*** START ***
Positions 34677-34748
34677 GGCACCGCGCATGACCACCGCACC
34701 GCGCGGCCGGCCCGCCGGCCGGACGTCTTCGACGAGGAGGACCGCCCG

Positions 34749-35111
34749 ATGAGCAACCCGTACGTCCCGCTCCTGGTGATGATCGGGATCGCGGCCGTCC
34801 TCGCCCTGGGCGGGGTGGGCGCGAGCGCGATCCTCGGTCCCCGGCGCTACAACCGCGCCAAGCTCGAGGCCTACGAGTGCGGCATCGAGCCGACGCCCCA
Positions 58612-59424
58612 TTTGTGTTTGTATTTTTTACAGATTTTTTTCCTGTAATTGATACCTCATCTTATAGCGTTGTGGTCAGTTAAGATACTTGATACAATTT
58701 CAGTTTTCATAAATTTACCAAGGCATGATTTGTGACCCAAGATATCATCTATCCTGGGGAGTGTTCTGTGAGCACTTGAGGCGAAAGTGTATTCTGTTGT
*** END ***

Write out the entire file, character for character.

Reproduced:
Positions 34677-34748
34677 GGCACCGCGCATGACCACCGCACC
34701 GCGCGGCCGGCCCGCCGGCCGGACGTCTTCGACGAGGAGGACCGCCCG

Positions 34749-35111
34749 ATGAGCAACCCGTACGTCCCGCTCCTGGTGATGATCGGGATCGCGGCCGTCC
34801 TCGCCCTGGGCGGGGTGGGCGCGAGCGCGATCCTCGGTCCCCGGCGCTACAACCGCGCCAAGCTCGAGGCCTACGAGTGCGGCATCGAGCCGACGCCCCA
Positions 58612-59424
58612 TTTGTGTTTGTATTTTTTACAGATTTTTTTCCTGTAATTGATACCTCATCTTATAGCGTTGTGGTCAGTTAAGATACTTGATACAATTT
58701 CAGTTTTCATAAATTTACCAAGGCATGATTTGTGACCCAAGATATCATCTATCCTGGGGAGTGTTCTGTGAGCACTTGAGGCGAAAGTGTATTCTGTTGT